New book brings At­las Ob­scura site’s won­ders to printed page

Daily Local News (West Chester, PA) - - FEATURES - By Beth J. Harpaz

An elf school in Ice­land. A hospi­tal for fal­cons in the Mid­dle East. A mu­seum in Kansas City, Mo., for art­work made from hair.

Th­ese are the types of at­trac­tions fea­tured on the At­las Ob­scura web­site, a fan fa­vorite among cu­rios­i­ty­seek­ing trav­el­ers. Now the site is bring­ing its geeky and mag­i­cal world of won­ders to the printed page.

The new “At­las Ob­scura” book of­fers a sam­pling of 700 of the web­site’s 10,000 cu­ri­ous at­trac­tions, from a pile of rocks in Butte, Mont., that makes bell-tone rings when struck with a ham­mer, to the skulls and body parts on dis­play at Philadel­phia’s Mut­ter Mu­seum.

At­lasOb­ was launched in 2009. To­day it has over 5 mil­lion unique vis­i­tors a month and 12 mil­lion page views, along with over 120,000 reg­is­tered users. But it’s not the type of travel site that fea­tures in­fin­ity pools, five-star ho­tels and tast­ing menus. In­stead, you’re more likely to find macabre historic land­marks, mys­te­ri­ous nat­u­ral won­ders or odd cul­tural phe­nom­ena, like a Swedish univer­sity’s col­lec­tion of plas­ter-cast noses or Las Pozas park in Mex­ico, a sub­trop­i­cal gar­den filled with Sur­re­al­ist sculp­tures.

The book, out Tues­day, is pub­lished by Work­man, the com­pany that pub­lished “1,000 Places to See Be­fore You Die.” Work­man is billing “At­las Ob­scura” as a “bucket-list guide to over 700 of the most cu­ri­ous, un­usual, off-the-beaten path des­ti­na­tions from around the globe.” Cover blurbs in­clude this from Lena Dun­ham: “At­las Ob­scura may be the only thing that can still in­spire me to leave my apart­ment.”

Why take At­las Ob­scura out of the vir­tual world and onto the printed page? “There is noth­ing like a book,” said Dy­lan Thuras, who founded the site with Joshua Foer. “It’s hard to ex­plain to peo­ple ex­actly what At­las Ob­scura is, so we just felt like it would be so nice to dis­till this into a beau­ti­ful, phys­i­cal ob­ject and be able to hand it to some­one. Open it to any page and hope­fully it gives peo­ple a sense of joy and won­der. For me, hav­ing worked in the ephemeral medium of the in­ter­net for so long, to hold some­thing in my hand and say this is the re­sult of years of work, it feels sat­is­fy­ing.”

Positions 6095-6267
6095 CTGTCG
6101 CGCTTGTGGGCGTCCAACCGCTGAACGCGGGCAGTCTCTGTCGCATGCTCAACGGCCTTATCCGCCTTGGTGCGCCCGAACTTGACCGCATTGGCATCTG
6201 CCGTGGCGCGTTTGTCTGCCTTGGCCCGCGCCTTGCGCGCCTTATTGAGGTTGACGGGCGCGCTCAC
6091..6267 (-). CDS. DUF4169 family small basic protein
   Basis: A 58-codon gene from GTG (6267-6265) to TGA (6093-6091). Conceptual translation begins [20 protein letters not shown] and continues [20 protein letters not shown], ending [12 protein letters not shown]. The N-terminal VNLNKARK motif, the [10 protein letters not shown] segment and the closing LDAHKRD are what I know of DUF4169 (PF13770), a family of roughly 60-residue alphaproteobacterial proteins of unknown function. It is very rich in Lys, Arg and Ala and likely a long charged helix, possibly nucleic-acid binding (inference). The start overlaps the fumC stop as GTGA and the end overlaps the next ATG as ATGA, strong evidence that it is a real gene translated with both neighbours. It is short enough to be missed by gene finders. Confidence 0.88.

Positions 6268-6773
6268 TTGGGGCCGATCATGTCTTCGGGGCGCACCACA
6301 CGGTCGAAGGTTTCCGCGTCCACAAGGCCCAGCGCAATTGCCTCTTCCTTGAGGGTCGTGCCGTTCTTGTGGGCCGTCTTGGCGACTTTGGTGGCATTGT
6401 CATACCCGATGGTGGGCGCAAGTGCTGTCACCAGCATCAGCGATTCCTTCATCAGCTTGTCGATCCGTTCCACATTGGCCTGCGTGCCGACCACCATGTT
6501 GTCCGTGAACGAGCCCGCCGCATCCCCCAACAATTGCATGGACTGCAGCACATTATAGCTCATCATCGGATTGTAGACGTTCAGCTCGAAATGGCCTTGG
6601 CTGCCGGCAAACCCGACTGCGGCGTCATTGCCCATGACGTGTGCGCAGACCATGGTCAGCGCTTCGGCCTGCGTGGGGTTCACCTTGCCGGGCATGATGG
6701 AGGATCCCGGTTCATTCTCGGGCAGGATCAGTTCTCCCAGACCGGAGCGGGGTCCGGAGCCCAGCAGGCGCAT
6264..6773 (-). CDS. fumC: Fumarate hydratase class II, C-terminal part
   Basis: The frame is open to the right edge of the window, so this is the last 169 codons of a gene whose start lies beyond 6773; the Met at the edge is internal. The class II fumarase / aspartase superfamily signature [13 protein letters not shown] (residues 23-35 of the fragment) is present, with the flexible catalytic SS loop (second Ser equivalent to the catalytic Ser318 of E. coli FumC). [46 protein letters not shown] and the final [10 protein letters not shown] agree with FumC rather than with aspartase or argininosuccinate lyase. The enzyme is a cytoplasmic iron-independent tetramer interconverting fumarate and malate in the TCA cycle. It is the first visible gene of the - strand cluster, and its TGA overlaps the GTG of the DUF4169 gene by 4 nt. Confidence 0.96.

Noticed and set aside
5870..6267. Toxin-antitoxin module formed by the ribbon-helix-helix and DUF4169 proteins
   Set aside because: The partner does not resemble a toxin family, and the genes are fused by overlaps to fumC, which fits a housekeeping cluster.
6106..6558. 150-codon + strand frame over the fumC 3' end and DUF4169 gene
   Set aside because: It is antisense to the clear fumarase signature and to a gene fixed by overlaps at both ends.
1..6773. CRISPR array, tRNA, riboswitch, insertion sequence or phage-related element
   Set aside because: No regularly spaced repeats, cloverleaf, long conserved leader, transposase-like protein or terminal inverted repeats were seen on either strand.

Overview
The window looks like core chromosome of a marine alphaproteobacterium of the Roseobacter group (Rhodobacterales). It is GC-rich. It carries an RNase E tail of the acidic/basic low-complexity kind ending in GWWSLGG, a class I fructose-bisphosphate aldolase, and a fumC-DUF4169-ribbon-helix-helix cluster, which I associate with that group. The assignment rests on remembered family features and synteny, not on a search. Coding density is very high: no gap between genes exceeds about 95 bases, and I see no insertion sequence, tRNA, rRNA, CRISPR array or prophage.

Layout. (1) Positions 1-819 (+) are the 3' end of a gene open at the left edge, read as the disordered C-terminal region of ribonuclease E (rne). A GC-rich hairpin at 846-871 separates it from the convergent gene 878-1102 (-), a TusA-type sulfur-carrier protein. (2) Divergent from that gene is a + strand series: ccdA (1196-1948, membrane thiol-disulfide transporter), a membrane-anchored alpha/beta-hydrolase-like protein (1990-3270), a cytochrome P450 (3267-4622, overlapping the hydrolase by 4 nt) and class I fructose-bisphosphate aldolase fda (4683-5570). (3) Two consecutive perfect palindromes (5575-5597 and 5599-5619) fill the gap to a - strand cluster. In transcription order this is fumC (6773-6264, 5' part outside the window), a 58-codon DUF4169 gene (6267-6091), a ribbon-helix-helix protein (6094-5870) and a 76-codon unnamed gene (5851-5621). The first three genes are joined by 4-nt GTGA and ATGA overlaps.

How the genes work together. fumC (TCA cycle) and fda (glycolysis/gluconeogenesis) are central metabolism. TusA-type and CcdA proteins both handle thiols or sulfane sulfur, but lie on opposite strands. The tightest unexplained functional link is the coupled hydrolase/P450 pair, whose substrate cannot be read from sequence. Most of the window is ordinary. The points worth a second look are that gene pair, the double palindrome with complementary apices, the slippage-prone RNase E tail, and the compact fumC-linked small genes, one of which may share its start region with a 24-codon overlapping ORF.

Thuras said the process of win­now­ing the web­site’s 10,000 en­tries down to 700 for the book was painful be­cause so many fa­vorites had to go, but he sees the vol­ume “as a kind of en­try point. The hope is that some­one un­fa­mil­iar with what we’re do­ing might see the book and sud­denly some­thing clicks, that the world is full of th­ese in­cred­i­ble mag­i­cal places.”

One of Thuras’ fa­vorite en­tries in the book de­scribes a hand­wo­ven bridge that he walked across in Peru. Ev­ery cou­ple of years, vil­lagers have to re-weave the bridge us­ing twine made from grasses. “It’s this un­bro­ken piece of cul­tural his­tory that you get to walk across, with this rag­ing river be­low. It’s what you think of when you think of adventure.”

The web­site is crowd­sourced and gets many more sub­mis­sions than its ed­i­tors can vet, but Thuras says they rarely get sub­mis­sions that are off-base. Fans “re­ally seem to un­der­stand what we’re af­ter,” he said, adding that most of their fol­low­ers are what he calls “adventure nerds,” se­ri­ous trav­el­ers who “like div­ing into un­usual sub­jects, get­ting out there and ex­plor­ing.”

The com­pany has a staff of 19 and is lo­cated in a for­mer pen­cil fac­tory in the Brook­lyn, New York, neigh­bor­hood of Green­point, once known as a work­ing­class Pol­ish area but lately a trendy mag­net for 20- and 30-some­things. Rev­enue comes from ads and spon­sored con­tent, but At­las Ob­scura has also started or­ga­niz­ing events and tours, part­ner­ing with tour guides and non­prof­its. One such event of­fered a night of mu­sic at Green-Wood Ceme­tery, a sprawl­ing 19th­cen­tury historic land­mark in Brook­lyn known for its land­scaped grounds and or­nate mon­u­ments.

At­las Ob­scura is also start­ing to of­fer in­ter­na­tional tours, start­ing with sev­eral small group trips to Cuba this fall. But the itin­er­ar­ies won’t be the usual top 10 hotspots found on ev­ery other tour. “We’re go­ing to Ice­land in the win­ter, tak­ing peo­ple to a plane wreck site on the rocks,” Thuras said.


In this file photo, the skull of a 7-foot, 6-inch gi­ant peers out to vis­i­tors at the Mut­ter Mu­seum in Philadel­phia. The Mut­ter Mu­seum is among hundreds of cu­ri­ous at­trac­tions fea­tured in “At­las Ob­scura,” a new book that cat­a­logues some of the in­trigu­ing won­ders fea­tured on At­lasOb­scura. com, a web­site beloved by trav­el­ers with a taste for the off­beat.

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